How X-Rays Became The Backbone Of Bootleg Music In 1950s Russia

One fateful day in the 1940s, a man wandered into a Leningrad photography shop run by a style-savvy ex-soldier named Stanislav Philo. Upon entering the store, he was utterly startled to hear the sweet sound of tango music. It was the Soviet Union, and tango music, like all music the government deemed licentious, was outlawed. But the man was a music enthusiast, and it was the era of the "stilyagi" (or "style-hunters," according to Vice), a trendy subculture of apolitical, disaffected ex-soldiers and cigarette-smoking Yankophiles — and forbidden music was cool. Determined, the man approached Philo to ask if he could buy a copy of the record. Philo, of course, told him no — but, ever-the-Russian, he then replied, "[But] come back when we close."

The man did, in fact, return that evening, according to Stephen Coates, narrating the story of "X-ray audio" on the podcast "The Real Tuesday Weld," and he was ready to score himself some top-tier contraband records smuggled from abroad. Instead of a record, however, Philo picked up a dark, translucent sheet emblazoned with bones — it looked like an X-ray of a stranger's rib cage — cut into the shape of a circle. Was it an X-ray or a record? It was both.

Stanislav Philo's Telefunken

Stanislov Philo, it turned out, was a bootlegger. Like many young men in the 1940s, he was an ex-soldier, and like many Soviet ex-soldiers, he had kept souvenirs of his time in Germany. According to "Cutting the Bone," among Philo's war-won trophies was a Telefunken recording lathe: a kind of reverse gramophone used for creating and duplicating records. If a Russian knew the right people, one could obtain a copy of a foreign record smuggled in from a Soviet satellite country (like Hungary, as Fast Company explained), set it on the recording lathe, and make oneself a copy.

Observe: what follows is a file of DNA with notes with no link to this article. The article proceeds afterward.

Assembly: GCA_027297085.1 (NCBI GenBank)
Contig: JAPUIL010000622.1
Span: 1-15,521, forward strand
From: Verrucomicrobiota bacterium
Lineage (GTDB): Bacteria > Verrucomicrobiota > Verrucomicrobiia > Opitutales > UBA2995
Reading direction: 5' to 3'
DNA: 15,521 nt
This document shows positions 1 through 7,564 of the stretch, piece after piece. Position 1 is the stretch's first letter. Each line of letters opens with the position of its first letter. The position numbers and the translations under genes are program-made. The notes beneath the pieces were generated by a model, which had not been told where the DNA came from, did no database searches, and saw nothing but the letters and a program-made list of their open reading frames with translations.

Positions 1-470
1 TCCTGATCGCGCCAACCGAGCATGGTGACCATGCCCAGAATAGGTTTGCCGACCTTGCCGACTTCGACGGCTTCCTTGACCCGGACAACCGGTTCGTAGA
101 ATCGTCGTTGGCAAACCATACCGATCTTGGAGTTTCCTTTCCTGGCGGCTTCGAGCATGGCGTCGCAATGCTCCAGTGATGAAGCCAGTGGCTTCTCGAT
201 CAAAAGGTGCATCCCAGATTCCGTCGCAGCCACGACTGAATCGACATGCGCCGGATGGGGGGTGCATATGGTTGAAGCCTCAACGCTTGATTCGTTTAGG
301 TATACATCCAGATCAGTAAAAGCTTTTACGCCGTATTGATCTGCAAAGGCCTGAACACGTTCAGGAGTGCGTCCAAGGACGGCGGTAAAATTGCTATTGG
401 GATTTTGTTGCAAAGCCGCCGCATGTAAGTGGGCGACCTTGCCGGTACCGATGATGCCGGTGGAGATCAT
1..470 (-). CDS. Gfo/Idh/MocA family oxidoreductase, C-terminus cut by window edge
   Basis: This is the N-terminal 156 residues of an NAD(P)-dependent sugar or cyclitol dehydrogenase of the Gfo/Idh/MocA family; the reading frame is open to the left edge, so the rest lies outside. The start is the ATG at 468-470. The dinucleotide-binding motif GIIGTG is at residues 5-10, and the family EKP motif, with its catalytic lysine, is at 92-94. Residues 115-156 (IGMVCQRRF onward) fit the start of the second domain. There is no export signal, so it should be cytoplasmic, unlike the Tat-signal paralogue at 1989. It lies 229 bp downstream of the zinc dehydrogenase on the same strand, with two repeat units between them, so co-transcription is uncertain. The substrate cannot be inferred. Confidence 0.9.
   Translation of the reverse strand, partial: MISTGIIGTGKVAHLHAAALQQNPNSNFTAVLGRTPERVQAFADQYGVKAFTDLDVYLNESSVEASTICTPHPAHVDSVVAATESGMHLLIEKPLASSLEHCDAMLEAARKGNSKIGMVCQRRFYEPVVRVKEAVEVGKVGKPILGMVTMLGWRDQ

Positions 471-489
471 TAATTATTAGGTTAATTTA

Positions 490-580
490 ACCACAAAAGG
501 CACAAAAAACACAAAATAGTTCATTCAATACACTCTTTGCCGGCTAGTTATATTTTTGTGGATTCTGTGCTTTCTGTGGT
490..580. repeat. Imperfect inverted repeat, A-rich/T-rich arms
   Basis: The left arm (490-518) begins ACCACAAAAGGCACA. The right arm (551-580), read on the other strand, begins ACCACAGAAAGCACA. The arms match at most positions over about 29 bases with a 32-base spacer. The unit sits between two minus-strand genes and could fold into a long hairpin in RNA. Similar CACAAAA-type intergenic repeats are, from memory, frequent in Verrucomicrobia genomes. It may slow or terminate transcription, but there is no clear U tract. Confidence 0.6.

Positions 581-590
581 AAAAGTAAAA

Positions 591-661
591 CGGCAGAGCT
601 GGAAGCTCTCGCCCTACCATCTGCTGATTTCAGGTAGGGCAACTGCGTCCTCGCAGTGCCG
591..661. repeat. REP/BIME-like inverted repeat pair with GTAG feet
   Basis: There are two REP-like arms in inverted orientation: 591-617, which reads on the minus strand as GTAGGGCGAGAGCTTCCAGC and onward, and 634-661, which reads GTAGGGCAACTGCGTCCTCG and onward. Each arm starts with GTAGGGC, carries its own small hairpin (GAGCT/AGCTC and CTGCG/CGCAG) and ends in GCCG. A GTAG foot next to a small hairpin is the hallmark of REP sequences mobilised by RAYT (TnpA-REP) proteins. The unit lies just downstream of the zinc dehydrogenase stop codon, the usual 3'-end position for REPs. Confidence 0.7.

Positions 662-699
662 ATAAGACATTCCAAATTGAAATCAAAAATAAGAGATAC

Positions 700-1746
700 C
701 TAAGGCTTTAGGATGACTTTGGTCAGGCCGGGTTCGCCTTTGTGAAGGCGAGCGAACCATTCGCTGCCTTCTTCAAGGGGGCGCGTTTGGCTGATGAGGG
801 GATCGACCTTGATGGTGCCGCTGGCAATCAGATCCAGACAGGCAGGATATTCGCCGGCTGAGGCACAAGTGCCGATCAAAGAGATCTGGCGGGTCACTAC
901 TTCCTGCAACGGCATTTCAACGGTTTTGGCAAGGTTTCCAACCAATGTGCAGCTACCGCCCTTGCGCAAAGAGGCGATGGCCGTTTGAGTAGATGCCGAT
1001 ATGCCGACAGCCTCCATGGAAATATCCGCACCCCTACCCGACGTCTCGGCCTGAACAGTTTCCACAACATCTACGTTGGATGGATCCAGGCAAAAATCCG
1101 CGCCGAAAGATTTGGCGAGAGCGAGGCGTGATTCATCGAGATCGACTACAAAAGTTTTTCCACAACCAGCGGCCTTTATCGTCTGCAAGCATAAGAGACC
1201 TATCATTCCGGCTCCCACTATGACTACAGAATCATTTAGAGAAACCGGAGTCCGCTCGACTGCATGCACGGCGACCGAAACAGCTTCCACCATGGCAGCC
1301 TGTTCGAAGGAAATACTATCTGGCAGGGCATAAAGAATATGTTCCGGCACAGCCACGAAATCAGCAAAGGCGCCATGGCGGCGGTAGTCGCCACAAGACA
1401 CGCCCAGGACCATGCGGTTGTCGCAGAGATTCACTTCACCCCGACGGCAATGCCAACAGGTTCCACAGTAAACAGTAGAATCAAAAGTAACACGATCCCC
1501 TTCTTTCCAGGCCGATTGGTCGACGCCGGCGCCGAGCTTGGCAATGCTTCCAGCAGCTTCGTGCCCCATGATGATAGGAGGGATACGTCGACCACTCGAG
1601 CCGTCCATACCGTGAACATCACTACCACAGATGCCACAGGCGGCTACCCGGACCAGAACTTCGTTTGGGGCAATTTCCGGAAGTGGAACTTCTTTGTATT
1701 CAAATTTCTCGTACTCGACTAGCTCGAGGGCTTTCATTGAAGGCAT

Yet if the solution to censorship was simply a recording lathe, Soviet youth would already be dancing the tango. Unfortunately, recording lathes were made to copy records onto blank vinyl, which required lacquer and shellac. Not being born yesterday, USSR propaganda officials had ensured these industries were government-controlled, as Dazed Digital noted. Only the state-run record label, Melodiya, would be able to reliably obtain the materials needed by such a machine. 

The Eastern front had gifted Philo a solution for this too: he had acquired some German literature explaining how to turn virtually any material into a record using a recording lathe (via X-Ray Audio Project). One could use aluminum, abandoned street signs, or virtually anything — but what worked best were X-rays.

Reinvention of the Tango — A Black Market is Born

According Coates in "A Short History of Bone," once word got about Philo's recording lathe and X-ray method, his shop started to get busy after-hours. Leningrad music lovers and underground culture enthusiasts came to witness the technique, many of whom then bootlegged their own copies of the recording lathe. "Culture brokers" began copying their own contraband records onto X-rays, inscribing them with the grooves of old Russian classics and new Western hits — then, of course, unloading them on the black market.